How the EU brought Poland to heel

Brussels all but forced out a populist government under the guise of defending democracy.

Frank Furedi

Frank Furedi

Topics Politics World

Want to read spiked ad-free? Become a spiked supporter.

Finally, the EU is dropping its vindictive legal attack on Poland. The European Commission announced this week that it would be closing its case against Poland over alleged breaches of the rule of law.

Back in 2017, the European Commission launched Article 7 sanctions proceedings against Poland. It alleged that judicial reforms introduced by Poland’s then Law and Justice (PiS) government, which would give ministers greater oversight over the appointment of judges, were a violation of the rule of law. Poland was initially threatened with losing its voting rights in the EU. In the end, the Commission confined its attacks on the Eurosceptic, populist PiS government to financial sanctions. Over €100 billion in EU funds, mostly earmarked for Poland’s post-Covid economic recovery, were withheld. The EU hoped that by depriving Poland of these much-needed funds, it could force the Polish government to accede to its demands.

The EU has since changed its tune dramatically. This week, it said that it no longer sees a ‘clear risk of a serious breach of the rule of law’ and so it has dropped the proceedings against Poland. At first glance, this makes little sense. The only substantial change Poland has made since 2017 is to vote the PiS out of power. Since December last year, Donald Tusk, a former head of the European Council, has led the Polish government as prime minister. Tusk has proposed nine draft laws that could partially roll back the PiS’s judicial reforms, but so far nothing of legislative significance has happened.

The crowning of Tusk was apparently enough to make the EU perform a screeching u-turn on punishing Poland. Commission president Ursula von der Leyen congratulated him earlier this week on his ‘efforts’ in helping to close the Article 7 case, in what she characterised as an ‘important breakthrough’. Supposedly, a seven-year dispute over judicial reforms that were previously presented as a fundamental threat to democracy and European values has been resolved with a handshake and a few warm words. Clearly, Brussels knows that Tusk can be relied on to follow its diktats.

The Commission’s weaponisation of the law against Poland was a blatant attempt to undermine the PiS government and encourage regime change. The EU triggered Article 7 with the excuse that PiS judicial reforms would give the government too much power over the appointment of judges, thus damaging the independence of the Polish judiciary. But it was never really about that. PiS was keen to assert Poland’s national sovereignty and unapologetically rejected the woke agenda. This is what made Poland a thorn in the EU’s side.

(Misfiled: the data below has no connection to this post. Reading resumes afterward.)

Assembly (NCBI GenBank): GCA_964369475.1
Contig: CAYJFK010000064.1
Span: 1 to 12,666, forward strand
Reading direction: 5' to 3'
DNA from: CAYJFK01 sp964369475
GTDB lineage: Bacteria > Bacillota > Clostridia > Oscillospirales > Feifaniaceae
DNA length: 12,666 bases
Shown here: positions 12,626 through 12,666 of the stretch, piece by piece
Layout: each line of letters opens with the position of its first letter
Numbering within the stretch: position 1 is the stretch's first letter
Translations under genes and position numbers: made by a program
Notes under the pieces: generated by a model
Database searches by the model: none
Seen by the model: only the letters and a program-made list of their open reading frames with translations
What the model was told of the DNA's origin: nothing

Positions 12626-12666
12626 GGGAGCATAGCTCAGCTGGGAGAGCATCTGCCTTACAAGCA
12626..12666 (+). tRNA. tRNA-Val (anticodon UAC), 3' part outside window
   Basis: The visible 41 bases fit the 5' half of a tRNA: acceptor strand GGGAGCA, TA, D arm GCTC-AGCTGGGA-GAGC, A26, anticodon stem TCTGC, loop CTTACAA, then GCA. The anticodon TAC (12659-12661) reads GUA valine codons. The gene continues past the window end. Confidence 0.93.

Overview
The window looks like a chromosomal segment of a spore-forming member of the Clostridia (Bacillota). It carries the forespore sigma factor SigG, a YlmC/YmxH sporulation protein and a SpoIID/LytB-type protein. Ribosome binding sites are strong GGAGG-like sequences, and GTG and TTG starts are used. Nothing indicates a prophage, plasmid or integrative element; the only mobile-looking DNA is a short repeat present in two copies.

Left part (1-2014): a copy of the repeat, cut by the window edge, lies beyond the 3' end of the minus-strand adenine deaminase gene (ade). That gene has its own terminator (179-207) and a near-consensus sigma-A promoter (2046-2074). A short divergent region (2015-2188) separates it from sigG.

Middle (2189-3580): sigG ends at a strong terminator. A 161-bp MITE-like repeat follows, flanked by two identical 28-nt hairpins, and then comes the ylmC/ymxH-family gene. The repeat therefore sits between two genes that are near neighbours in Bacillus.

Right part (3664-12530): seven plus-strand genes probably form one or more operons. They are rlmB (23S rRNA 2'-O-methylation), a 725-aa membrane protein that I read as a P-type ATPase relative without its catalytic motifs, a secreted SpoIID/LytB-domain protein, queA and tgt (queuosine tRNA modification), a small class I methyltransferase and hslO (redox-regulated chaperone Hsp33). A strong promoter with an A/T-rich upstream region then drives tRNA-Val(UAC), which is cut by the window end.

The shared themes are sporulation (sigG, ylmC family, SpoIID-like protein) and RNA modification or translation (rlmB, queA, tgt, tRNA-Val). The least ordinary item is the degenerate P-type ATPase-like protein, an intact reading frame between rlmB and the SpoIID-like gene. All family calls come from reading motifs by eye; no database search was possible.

Now that PiS is out of power and Tusk is prime minister, the Commission has little interest in punishing Poland. In fact, the Tusk government is the Commission’s new best friend. The €137 billion in EU funds that were frozen in the Article 7 dispute were released, practically overnight. Last month, Poland received the first instalment, worth €6.3 billion.

This swift unlocking of billions of euros sends a clear message to all EU member states. Any dissent from the Commission’s political agenda will incur a serious financial penalty. Meanwhile, quiet acquiescence to it will be generously rewarded. The EU is clearly more than willing to use its financial muscle to try to strong-arm uncooperative governments.

It is now undeniable that the EU’s complaints about the ‘rule of law’ were entirely cynical and hypocritical. When Poland’s new EU-approved government announced its plans to sack top court judges earlier this year, for supposedly being loyal to the right-wing opposition, there was resounding silence from Brussels. Subverting the independence of the judiciary is apparently fine, so long as it benefits the EU.

Similarly, the Commission did not object to the Tusk government’s purging of the media and other cultural institutions. One of Tusk’s first acts as prime minister was to illegally shut down the state broadcaster, TVP Media, under the guise of enforcing impartiality. In a shocking display of authoritarianism, the police were even used to physically block the sacked officials from re-entering the broadcaster’s headquarters.

Tusk has clearly been given a free pass by the Commission to bend and break the rule of law as much as he likes. So long as he does the bidding of the EU elites, Poland will likely be left in peace. The EU’s neocolonial ambitions could hardly be clearer.

Frank Furedi is the executive director of the think-tank, MCC-Brussels.

Picture by: Getty.

To enquire about republishing spiked’s content, a right to reply or to request a correction, please contact the managing editor, Viv Regan.

Topics Politics World


Want to join the conversation?

Only spiked supporters and patrons, who donate regularly to us, can comment on our articles.

Join today